In this video, you’ll get to see these stars of the USAF perform multiple low approaches and flybys. See the afterburners kick in and the heat from the engines as the Raptors bank away, not to mention that awesome vapor flowing over the wings and fuselage. We hope you enjoy viewing this video as much as we enjoyed making it for you. So put on some aviators, put it on full screen, turn up the volume, and revel in the awesomeness of these F-22 Raptors at AirVenture!

Be sure to subscribe to the AirshowStuffVideos channel on YouTube for more great videos.

-Justin Miner

Lockheed F-22 RaptorF-22 Raptor With Afterburner

Nellis Air Force Base Concludes 17-2 Red Flag Aerial Combat Training Exercise

posted in: Military | 2

This past week, the year’s second Red Flag Exercise, known as Red Flag 17-2, came to a close after two intense weeks of training consisting of air to air, air to ground, aerial refueling, and overwatch missions. Missions were flown during the afternoons and evenings, resulting in two mass launches and two mass recoveries of aircraft each day, five days a week.

Red Flag happens four times a year, hosting the world’s elite fighter squadrons from the US Air Force, Navy, Marines, Air National Guard, NATO, and other allied nations. These groups gather to take part in ultra-realistic simulated aerial war games, which all take place at the Nevada Test and Training Range.

One participating aircraft type that really stood out from the crowd was the EA-6B Prowler operated by the US Marine Corps. This will be marked as the last Red Flag participation from any EA-6B squadron, as VMAQ-4 is set to deactivate. The squadron will be retiring its aging Prowler fleet this June, marking the end of an era for a distinguished airframe.

Colorado Air National Guard F-16 passing the moon during Red Flag 17-2EA-6B Prowler returns during Red Flag 17-2

The amount of time and effort that goes into creating these highly realistic combat environments is unprecedented. Even when the jets are not flying, the maintainers are hard at work on the line keeping the jets ready for the next sortie. While the maintainers and pilots do their tasks, the unsung warriors are the dozens of Red Flag mission organizers that help thoroughly brief and debrief hundreds of pilots from the 15 visiting fighter and support squadrons:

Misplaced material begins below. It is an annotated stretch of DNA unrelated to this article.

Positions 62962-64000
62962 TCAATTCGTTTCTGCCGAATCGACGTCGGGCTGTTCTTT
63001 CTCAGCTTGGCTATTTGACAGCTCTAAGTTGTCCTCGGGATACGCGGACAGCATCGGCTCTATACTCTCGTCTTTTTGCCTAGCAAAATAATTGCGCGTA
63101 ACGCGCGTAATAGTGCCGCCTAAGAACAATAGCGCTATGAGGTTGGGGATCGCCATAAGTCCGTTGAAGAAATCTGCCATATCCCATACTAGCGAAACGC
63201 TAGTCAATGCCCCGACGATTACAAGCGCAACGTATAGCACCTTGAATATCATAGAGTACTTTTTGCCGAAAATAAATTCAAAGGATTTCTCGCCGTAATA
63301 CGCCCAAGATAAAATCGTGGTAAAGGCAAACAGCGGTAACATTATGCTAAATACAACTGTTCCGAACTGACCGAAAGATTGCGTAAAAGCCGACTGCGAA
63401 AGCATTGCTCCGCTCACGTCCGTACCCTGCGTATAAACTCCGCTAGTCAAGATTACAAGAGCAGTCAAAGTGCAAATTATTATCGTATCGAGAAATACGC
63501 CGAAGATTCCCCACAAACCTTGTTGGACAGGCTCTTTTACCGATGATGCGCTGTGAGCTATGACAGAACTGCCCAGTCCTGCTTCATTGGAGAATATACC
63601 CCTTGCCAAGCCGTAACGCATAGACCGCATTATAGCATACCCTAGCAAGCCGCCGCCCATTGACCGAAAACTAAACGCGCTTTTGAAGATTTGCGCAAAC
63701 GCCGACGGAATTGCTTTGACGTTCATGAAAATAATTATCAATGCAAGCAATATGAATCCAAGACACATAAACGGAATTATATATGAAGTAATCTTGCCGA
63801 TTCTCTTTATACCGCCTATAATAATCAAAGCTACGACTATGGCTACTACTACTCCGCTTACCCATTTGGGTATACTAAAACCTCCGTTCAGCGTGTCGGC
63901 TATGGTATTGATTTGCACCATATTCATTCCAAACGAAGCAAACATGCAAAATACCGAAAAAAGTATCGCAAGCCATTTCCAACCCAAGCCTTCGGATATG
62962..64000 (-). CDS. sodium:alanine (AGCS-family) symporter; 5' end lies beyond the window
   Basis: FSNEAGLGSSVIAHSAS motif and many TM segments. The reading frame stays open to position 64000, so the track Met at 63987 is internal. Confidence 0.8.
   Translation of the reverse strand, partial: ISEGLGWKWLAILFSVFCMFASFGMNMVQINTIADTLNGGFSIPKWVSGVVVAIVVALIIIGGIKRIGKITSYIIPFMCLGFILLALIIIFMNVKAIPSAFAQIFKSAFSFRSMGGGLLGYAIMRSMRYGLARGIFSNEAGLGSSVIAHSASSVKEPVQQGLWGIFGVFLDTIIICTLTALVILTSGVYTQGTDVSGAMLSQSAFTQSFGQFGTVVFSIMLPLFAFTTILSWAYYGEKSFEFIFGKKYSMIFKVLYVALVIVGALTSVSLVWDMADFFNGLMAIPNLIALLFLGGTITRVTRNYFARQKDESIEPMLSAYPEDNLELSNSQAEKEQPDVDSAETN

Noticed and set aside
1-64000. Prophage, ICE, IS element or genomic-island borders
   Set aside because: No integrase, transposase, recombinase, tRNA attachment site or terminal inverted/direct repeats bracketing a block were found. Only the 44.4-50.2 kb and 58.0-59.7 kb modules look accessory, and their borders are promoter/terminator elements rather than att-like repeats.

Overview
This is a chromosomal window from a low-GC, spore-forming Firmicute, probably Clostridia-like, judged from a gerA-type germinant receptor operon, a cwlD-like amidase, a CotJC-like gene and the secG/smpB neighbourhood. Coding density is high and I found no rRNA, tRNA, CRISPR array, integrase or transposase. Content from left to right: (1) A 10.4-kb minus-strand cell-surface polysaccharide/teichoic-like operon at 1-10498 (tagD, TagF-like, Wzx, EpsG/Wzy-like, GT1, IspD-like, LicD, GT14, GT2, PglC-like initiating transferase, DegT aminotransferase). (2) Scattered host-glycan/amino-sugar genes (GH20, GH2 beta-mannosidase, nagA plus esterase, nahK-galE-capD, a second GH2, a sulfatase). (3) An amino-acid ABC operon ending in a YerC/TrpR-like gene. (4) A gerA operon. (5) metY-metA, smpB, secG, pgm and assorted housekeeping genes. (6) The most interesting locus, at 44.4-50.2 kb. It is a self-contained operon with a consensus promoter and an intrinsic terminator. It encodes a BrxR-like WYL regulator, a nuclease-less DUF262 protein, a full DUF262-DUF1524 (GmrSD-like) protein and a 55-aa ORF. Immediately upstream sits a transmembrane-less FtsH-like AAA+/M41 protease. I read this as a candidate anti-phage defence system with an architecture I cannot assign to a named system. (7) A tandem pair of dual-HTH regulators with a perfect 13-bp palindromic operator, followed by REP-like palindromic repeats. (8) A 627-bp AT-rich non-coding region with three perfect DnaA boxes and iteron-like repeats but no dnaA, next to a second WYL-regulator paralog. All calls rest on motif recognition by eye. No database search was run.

Royal Netherlands Air Force

  • F-16 Fighting Falcon

Spanje (Spanish Air Force)

  • ALA 111 – Eurofighter EF-2000
  • ALA 312 – KC-130H Hercules

Air National Guard

  • 100th FS – F-16 Fighting Falcon
  • 120th FS – F-16C Fighting Falcon

US Army

  • 149th AVN – UH-60 Blackhawk

US Air Force – Europe

  • 493d FS – F-15C/D Eagle

US Air Force

  • 16th ACCS – E-8C Joint STARS
  • 55th FS – F-16CJ Fighting Falcon
  • 79th RQS – HC-130 Hercules/HH-60 Blackhawk
  • 960th AACS – E-3 Sentry
  • 91st ARS – KC-135 Stratotanker

US Navy

  • HSC-21 – MH-60S Seahawk
  • VAW-117 – E-2C Hawkeye

US Marine Corps

  • VMAQ-4 – EA-6B Prowler

HC-130 Red Flag 17-2

Beyond the squadrons’ jet fuel-driven training, exercises also draw crowds of a different breed. Hundreds of aviation photographers travel to Nellis each Red Flag for the opportunity to photograph aircraft from squadrons they may never have the chance to see again. Squadrons such as the Spanish, Dutch, and the Lakenheath-based USAFE F-15C/Ds were on every photographer’s must-shoot list. Nothing provides a better opportunity for good photos than the almost always clear Vegas skies mixed with perfect late afternoon light.

Though 17-2 has come to a close, photographers should mark their calendars as Nellis AFB will be hosting two more Red Flag exercises during the 2017 calendar year; the first taking place mid-July (17-3), and the second in mid-August (17-4).

– Anthony Cornelius

Spanish Eurofighter at Red Flag 17-2

F-16C From the 140th wing returning to Nellis AFBColorado Air National Guard F-16s leading a pair of Shaw AFB F-16s

Red Flag 17-2 Night Launch Operations

WATCH: The Best Of Military Aviation – February 2017

posted in: AirshowStuff, Featured Videos, Military | 0

Each month we bring you a compilation of the very best military aviation videos on our Youtube channel. These videos take you inside military operations all over the world for things like exercises, aircraft carrier operations, aerial refueling, and training missions. Please enjoy the February video, which you can watch below or view on Youtube: The Best Of Military Aviation – February 2017

A compilation of the best military aviation clips from February 2017. Featuring F-35 Lightning II landing practice, an amazing ten-ship V-22 Osprey formation, aerial refueling of B-1s and B-52s, aircraft carrier operations, and more!

Be sure to check out the other videos in the series as well by checking out the Best of Military Aviation video playlist!